British Columbia was able to achieve its goals in part because government employees counted the number of regulatory requirements in place and committed to tracking this statistic across time. A similar inventory system is now being set up in Virginia as part of the 2018 Regulatory Reduction Pilot Program. By July 1, 2020, all executive branch agencies in Virginia that are subject to the state Administrative Process Act must develop a baseline regulatory catalog and report their catalog data. Two states agencies, the Department of Professional and Occupation Regulation and the Department of Criminal Justice Services, must, by July of 2021, initiate reforms that produce a 25 percent reduction of the rules and requirements under their purview.
It is not surprising that Virginia is combining substantive efforts to reduce regulatory burdens with licensing and criminal justice reforms. The negative effects of occupational licensing laws are well known. These restrictions often disproportionately burden low-income individuals, as well as other vulnerable populations such as minorities, military spouses, and immigrants, all of whom are trying to better provide for their families. Recent analysis also suggests recidivism, the likelihood that former prisoners will reoffend and return to prison, can also be reduced by reforming occupational licensing laws. Other states may be following Virginia’s lead, and Kansas could follow a similar path. Like with the national law in Canada, Virginia’s law is notable for its bipartisan nature.In fact, CNBC recently named Virginia one of America’s top states for business, citing the new regulatory reduction law as a major reason for Virginia’s strong placement in the rankings.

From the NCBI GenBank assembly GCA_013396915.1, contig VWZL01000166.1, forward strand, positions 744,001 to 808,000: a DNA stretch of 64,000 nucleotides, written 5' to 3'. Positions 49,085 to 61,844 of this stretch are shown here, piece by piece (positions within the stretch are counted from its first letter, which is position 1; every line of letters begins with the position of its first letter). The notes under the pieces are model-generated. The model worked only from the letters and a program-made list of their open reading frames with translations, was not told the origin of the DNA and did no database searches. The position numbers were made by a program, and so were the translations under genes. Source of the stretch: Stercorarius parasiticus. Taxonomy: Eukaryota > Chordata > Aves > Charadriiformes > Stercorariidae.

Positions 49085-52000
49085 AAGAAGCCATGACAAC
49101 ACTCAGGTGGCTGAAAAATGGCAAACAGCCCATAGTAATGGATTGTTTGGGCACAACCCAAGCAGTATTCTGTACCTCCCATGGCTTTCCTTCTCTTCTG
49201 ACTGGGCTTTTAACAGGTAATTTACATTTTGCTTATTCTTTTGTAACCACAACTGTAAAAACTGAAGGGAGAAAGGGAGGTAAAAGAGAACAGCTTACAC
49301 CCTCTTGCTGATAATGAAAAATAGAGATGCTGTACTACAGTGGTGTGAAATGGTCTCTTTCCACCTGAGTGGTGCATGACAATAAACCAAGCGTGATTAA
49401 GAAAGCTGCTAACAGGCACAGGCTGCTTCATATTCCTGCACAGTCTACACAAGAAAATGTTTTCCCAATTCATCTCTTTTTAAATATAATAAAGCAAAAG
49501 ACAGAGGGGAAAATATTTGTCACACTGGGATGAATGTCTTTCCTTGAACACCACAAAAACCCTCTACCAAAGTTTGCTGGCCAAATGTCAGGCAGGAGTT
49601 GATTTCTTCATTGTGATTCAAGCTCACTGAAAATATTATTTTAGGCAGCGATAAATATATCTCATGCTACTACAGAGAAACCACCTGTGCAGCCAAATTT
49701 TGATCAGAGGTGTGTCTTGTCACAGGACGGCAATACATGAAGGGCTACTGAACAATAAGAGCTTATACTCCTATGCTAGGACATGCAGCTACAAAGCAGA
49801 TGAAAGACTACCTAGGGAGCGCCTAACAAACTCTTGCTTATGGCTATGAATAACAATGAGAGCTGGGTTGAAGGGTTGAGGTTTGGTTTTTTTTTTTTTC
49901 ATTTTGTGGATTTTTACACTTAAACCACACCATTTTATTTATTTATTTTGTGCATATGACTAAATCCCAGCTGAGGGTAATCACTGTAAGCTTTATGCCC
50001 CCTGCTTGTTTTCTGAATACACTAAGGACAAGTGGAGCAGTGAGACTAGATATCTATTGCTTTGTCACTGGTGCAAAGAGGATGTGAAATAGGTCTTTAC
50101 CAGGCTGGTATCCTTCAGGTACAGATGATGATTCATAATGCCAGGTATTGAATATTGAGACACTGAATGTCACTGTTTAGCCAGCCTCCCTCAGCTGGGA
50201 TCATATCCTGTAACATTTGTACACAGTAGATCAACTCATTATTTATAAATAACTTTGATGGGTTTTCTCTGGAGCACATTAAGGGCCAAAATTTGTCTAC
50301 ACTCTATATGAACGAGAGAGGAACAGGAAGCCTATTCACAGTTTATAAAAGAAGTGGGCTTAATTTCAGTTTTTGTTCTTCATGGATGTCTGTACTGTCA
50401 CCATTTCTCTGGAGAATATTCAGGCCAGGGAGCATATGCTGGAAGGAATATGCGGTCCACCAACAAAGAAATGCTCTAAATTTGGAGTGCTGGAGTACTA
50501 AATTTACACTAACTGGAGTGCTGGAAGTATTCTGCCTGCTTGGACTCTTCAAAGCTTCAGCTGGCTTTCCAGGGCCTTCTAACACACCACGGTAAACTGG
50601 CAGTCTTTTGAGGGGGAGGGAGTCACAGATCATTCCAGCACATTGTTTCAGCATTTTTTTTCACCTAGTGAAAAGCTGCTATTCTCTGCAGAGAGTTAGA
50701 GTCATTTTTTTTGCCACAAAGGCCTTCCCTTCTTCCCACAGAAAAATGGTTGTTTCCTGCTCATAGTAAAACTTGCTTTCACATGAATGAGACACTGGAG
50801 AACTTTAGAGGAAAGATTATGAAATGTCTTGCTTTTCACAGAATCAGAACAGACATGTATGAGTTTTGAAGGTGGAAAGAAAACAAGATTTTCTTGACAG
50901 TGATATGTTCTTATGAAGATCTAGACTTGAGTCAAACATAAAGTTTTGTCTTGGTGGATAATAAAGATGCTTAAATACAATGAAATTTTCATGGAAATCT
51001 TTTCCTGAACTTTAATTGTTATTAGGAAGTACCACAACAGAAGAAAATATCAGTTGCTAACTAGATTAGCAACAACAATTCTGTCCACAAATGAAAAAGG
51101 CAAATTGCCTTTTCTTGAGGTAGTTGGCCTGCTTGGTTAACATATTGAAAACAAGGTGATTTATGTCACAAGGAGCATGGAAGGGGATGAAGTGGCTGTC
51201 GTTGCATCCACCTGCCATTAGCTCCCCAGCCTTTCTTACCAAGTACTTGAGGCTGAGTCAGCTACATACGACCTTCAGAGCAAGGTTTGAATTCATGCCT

The state of Kansas has nearly 71,000 regulatory restrictions on its books as of early 2019. It has about as much regulation as the national government in Canada, based on estimates from the Mercatus Center. A budgeting system for regulations could help prevent unwanted regulatory accumulation in Kansas while also granting state regulators the flexibility to address new and evolving problems. The successful experience of British Columbia since 2001 offers a roadmap for how to implement such a reform. Other US states such as Kentucky and Virginia are following British Columbia’s successful example.
If Kansas can consistently increase its economic growth rate each year, this would have profound implications for the opportunities available to state residents, both in the near term as well as far into the future. Establishing a regulatory budget is a smart step toward achieving this goal.
Thank you again for your time and the opportunity to submit this testimony. I am happy to answer any questions you may have.